THE COUNTRY’S foreign exchange buffers slipped further as of June due to the lower valuation of the central bank’s gold reserves and the government’s payment of its debt obligations.
Gross international reserves (GIR) slipped by 1.08% to $106.081 billion as of June from the end-May level of $107.25 billion, based on preliminary data released by the Bangko Sentral ng Pilipinas on Tuesday. The end-June level, however, was higher by 13.5% from the $93.469 billion seen a year earlier.
The central bank attributed the slight decline in the country’s dollar buffers to the decrease in the value of its gold holdings due to the lower price of gold in the international market. The government also tapped its foreign currency deposits with the BSP to pay for its debt obligations and other expenditures, it added.
On the other hand, inflows from the BSP’s investments abroad partially offset the decrease in the GIR, the central bank said.
An ample level of foreign exchange buffers safeguards an economy from market volatility and can prove the country is capable of paying its debts in the event of an economic downturn.
At the end-June level, the country’s dollar buffers are enough to cover 12.1 months’ worth of imports of goods and payments of services and primary income. This is also equivalent to about 7.8 times the country’s short-term external debt based on original maturity and 5.2 times based on residual maturity.
“GIR enough to cover 12 months of imports would continue to provide structural support for the peso exchange rate, especially versus any shocks,” Rizal Commercial Banking Corp. Chief Economist Michael L. Ricafort said in a text message.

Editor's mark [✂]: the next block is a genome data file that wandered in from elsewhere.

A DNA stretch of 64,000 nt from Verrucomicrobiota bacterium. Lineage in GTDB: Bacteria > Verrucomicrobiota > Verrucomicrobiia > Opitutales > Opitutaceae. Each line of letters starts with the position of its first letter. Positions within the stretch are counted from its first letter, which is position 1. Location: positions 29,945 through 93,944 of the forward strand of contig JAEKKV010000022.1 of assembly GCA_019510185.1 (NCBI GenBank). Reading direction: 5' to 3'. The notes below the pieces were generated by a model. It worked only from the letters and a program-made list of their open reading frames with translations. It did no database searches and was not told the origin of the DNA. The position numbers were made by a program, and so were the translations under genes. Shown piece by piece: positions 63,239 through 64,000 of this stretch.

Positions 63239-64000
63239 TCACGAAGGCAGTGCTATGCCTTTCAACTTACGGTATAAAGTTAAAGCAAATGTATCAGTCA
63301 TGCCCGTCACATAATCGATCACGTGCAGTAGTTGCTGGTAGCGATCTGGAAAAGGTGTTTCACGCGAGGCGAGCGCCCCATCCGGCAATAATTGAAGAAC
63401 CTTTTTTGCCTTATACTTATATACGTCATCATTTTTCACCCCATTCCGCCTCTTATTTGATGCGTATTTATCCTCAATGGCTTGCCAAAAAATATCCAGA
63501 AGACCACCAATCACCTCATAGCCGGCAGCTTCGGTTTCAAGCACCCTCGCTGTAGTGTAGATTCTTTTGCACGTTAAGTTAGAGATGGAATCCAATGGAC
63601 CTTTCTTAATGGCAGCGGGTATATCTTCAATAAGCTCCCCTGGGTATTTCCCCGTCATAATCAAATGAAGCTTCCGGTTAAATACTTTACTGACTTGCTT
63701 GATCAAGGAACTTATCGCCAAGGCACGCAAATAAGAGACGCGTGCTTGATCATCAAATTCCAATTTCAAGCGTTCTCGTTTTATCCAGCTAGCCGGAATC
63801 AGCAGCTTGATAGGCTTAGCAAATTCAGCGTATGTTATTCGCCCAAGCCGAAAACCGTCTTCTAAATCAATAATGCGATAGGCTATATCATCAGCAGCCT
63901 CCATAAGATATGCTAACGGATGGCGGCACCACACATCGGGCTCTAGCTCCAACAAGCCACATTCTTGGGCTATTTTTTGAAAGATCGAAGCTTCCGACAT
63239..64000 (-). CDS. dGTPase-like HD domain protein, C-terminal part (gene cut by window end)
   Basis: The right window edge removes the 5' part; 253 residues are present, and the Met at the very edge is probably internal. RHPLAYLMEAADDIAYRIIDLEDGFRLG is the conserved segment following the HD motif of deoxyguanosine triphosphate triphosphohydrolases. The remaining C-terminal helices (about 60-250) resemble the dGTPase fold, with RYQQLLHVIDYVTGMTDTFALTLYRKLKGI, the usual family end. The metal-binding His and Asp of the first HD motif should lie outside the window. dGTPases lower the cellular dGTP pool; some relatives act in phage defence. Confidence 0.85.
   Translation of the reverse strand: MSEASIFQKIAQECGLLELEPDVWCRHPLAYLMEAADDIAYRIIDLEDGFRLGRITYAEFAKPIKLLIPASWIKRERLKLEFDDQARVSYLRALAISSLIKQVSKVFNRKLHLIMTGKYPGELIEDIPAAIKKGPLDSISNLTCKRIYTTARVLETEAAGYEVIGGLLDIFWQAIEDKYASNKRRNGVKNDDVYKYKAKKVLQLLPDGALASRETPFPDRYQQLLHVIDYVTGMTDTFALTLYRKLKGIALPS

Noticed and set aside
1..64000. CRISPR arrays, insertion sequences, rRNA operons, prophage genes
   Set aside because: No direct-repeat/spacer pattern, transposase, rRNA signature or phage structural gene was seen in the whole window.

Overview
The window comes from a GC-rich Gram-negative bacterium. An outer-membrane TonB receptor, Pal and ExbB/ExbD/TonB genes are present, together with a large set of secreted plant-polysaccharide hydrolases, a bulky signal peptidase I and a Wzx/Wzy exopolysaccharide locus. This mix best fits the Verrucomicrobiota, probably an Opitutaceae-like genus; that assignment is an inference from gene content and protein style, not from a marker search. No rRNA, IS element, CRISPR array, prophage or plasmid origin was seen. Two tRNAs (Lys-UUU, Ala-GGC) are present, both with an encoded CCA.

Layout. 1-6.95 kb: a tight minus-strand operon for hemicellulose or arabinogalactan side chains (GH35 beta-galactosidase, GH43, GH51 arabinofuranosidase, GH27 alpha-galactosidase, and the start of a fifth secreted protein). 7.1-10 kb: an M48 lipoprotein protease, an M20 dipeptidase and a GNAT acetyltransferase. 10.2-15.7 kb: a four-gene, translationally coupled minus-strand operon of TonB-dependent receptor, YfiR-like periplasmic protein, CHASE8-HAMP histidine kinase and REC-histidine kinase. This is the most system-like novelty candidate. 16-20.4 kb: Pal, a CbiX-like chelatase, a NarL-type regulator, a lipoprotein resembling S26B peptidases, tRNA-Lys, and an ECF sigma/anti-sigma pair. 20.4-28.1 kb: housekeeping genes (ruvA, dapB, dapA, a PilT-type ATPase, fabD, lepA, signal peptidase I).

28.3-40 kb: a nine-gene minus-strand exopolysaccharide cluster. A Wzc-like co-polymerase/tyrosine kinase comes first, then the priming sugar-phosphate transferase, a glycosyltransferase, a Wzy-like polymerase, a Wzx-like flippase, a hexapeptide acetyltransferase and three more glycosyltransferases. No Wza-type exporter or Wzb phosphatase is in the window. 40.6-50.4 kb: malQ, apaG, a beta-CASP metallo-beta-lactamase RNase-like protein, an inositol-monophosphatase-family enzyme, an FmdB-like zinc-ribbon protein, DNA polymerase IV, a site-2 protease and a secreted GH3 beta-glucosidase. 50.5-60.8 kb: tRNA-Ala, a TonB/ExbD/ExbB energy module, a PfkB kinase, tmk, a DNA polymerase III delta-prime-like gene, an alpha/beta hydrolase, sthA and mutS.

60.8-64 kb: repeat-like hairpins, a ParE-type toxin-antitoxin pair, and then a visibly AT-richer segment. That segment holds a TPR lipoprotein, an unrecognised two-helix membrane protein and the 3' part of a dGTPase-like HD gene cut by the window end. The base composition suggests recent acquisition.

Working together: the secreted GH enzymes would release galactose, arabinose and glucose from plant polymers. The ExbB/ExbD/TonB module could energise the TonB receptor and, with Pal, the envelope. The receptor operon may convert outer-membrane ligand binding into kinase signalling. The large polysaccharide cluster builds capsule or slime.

The peso has weakened versus the greenback and has been trading around the P50-per-dollar level recently. However, BSP Governor Benjamin E. Diokno earlier said the currency will be supported by the country’s ample foreign reserves, business process outsourcing receipts and remittance inflows.
Broken down, the BSP’s gold holdings were valued at $8.875 billion at end-June, 10.4% lower than the $9.907 billion seen the month prior but higher by 10.7% against the $8.015 billion seen last year.
Foreign investments also dipped by 0.3% to $92.551 billion as of June from $92.835 billion in May but rose by 14.4% from the $80.891 billion seen a year ago.
Meanwhile, foreign currency deposits increased by 6.33% to $2.62 billion last month from $2.464 billion as of May, but slipped by 1.28% from the $2.654 billion seen a year earlier.
The country’s reserve position in the International Monetary Fund (IMF) stood at $798.6 million as of June, lower by 1.15% than the $807.9 million seen in the previous month but higher by 9.27% from the $730.8 million logged at end-June 2020.
Special drawing rights — or the amount that the country can tap from the IMF — was at $1.235 billion for the second straight month, 4.92% more than the $1.177 billion recorded a year earlier.
The GIR reached a record $110.11 billion at end-2020. The central bank sees the reserve level reaching $115 billion by yearend. — Luz Wendy T. Noble